In my 2013 report* to the Human Rights Council as SpeciaI Rapporteur, I called on the US Government to release the report without further delay, and to ensure that it was published in full, without excessive and unnecessary redactions.
The summary of the Feinstein report which was released this afternoon confirms what the international community has long believed — that there was a clear policy orchestrated at a high level within the Bush administration, which allowed to commit systematic crimes and gross violations of international human rights law.
The identities of the perpetrators, and many other details, have been redacted in the published summary report but are known to the Select Committee and to those who provided the Committee with information on the programme.
It is now time to take action. The individuals responsible for the criminal conspiracy revealed in today’s report must be brought to justice, and must face criminal penalties commensurate with the gravity of their crimes.
The fact that the policies revealed in this report were authorised at a high level within the US Government provides no excuse whatsoever. Indeed, it reinforces the need for criminal accountability.
International law prohibits the granting of immunities to public officials who have engaged in acts of torture. This applies not only to the actual perpetrators but also to those senior officials within the US Government who devised, planned and authorised these crimes.
As a matter of international law, the US is legally obliged to bring those responsible to justice. The UN Convention Against Torture and the UN Convention on Enforced Disappearances require States to prosecute acts of torture and enforced disappearance where there is sufficient evidence to provide a reasonable prospect of conviction. States are not free to maintain or permit impunity for these grave crimes.
It is no defence for a public official to claim that they were acting on superior orders. CIA officers who physically committed acts of torture therefore bear individual criminal responsibility for their conduct, and cannot hide behind the authorisation they were given by their superiors.
However, the heaviest penalties should be reserved for those most seriously implicated in the planning and purported authorisation of these crimes. Former Bush Administration officials who have admitted their involvement in the programme should also face criminal prosecution for their acts.
President Obama made it clear more than five years ago that the US Government recognises the use of waterboarding as torture. There is therefore no excuse for shielding the perpetrators from justice any longer. The US Attorney General is under a legal duty to bring criminal charges against those responsible.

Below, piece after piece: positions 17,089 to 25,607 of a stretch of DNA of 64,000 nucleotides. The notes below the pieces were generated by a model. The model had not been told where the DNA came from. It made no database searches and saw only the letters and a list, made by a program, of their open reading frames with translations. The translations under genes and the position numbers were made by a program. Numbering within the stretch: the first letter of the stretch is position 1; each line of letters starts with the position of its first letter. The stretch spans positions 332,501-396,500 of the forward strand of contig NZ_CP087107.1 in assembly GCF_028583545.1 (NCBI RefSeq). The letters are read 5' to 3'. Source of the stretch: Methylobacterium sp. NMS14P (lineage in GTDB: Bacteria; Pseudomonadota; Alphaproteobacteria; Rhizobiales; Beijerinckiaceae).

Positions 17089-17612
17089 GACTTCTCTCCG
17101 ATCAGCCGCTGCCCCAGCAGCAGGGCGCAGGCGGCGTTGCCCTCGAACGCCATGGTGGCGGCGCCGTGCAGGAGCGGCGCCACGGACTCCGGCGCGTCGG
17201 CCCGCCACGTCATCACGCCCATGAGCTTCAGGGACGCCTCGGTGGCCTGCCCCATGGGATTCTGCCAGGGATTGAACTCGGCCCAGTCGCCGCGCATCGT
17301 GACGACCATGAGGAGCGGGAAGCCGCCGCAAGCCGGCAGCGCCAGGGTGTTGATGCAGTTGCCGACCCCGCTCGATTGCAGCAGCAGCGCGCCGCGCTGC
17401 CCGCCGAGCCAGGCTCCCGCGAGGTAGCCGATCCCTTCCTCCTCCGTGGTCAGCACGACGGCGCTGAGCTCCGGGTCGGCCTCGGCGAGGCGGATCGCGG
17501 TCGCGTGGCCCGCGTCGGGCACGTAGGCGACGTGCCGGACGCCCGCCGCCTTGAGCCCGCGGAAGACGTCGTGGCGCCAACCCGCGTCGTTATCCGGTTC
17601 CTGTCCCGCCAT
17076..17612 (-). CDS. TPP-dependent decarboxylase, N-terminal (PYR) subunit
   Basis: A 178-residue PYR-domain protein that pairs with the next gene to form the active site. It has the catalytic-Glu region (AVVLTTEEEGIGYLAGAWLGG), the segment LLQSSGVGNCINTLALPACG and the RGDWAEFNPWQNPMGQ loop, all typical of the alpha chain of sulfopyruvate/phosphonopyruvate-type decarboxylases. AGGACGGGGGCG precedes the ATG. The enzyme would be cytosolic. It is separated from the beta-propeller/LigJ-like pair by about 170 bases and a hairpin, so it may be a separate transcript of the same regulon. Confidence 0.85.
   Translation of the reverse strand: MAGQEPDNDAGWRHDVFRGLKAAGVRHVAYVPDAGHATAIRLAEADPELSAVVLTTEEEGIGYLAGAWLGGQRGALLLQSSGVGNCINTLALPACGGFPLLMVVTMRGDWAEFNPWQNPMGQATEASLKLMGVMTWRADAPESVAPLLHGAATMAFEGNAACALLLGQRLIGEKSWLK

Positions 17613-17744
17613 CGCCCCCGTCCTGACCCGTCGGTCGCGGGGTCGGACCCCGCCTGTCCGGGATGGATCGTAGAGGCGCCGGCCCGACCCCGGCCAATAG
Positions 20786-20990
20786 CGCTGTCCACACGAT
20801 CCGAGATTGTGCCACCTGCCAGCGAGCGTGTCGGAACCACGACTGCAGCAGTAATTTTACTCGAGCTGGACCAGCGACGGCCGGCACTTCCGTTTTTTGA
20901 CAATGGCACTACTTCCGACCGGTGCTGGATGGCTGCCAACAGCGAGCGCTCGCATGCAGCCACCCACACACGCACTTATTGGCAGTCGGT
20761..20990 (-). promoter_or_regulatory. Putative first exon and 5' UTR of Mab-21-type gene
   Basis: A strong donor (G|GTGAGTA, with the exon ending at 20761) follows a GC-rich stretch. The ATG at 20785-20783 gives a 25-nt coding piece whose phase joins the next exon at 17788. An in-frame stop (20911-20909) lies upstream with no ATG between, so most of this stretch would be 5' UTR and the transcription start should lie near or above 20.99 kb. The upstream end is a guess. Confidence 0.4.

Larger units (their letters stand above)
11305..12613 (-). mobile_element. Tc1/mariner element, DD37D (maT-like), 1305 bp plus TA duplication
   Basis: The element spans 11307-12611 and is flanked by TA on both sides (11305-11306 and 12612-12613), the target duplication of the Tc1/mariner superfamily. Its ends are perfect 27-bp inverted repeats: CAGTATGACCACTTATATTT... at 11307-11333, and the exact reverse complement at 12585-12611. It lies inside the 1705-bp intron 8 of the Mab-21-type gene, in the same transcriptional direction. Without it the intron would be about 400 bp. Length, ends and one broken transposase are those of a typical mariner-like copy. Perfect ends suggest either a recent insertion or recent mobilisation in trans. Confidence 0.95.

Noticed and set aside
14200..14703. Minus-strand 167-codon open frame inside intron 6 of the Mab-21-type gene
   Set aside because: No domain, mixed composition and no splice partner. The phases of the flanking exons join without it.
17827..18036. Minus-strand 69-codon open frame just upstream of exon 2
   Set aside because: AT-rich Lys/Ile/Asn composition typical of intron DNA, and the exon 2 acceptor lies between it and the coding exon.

Torture is a crime of universal jurisdiction. The perpetrators may be prosecuted by any other country they may travel to. However, the primary responsibility for bringing them to justice rests with the US Department of Justice and the Attorney General.â€
(*) Check the Special Rapporteur’s full report:
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Ben Emmerson (United Kingdom) is the Special Rapporteur on the promotion and protection of human rights and fundamental freedoms while countering terrorism.
On 1 August 2011, he took up his functions on the mandate that was created in 2005 by the former United Nations Commission on Human, renewed by the UN Human Rights Council for a three year period in December 2007, in September 2010 and again in March 2013. As Special Rapporteur he is independent from any Government and serves in his individual capacity.
The Special Rapporteurs are part of what is known as the Special Procedures of the Human Rights Council. Special Procedures, the largest body of independent experts in the UN Human Rights system, is the general name of the Council’s independent fact-finding and monitoring mechanisms that address either specific country situations or thematic issues in all parts of the world.
Special Procedures’ experts work on a voluntary basis; they are not UN staff and do not receive a salary for their work. They are independent from any government or organization and serve in their individual capacity.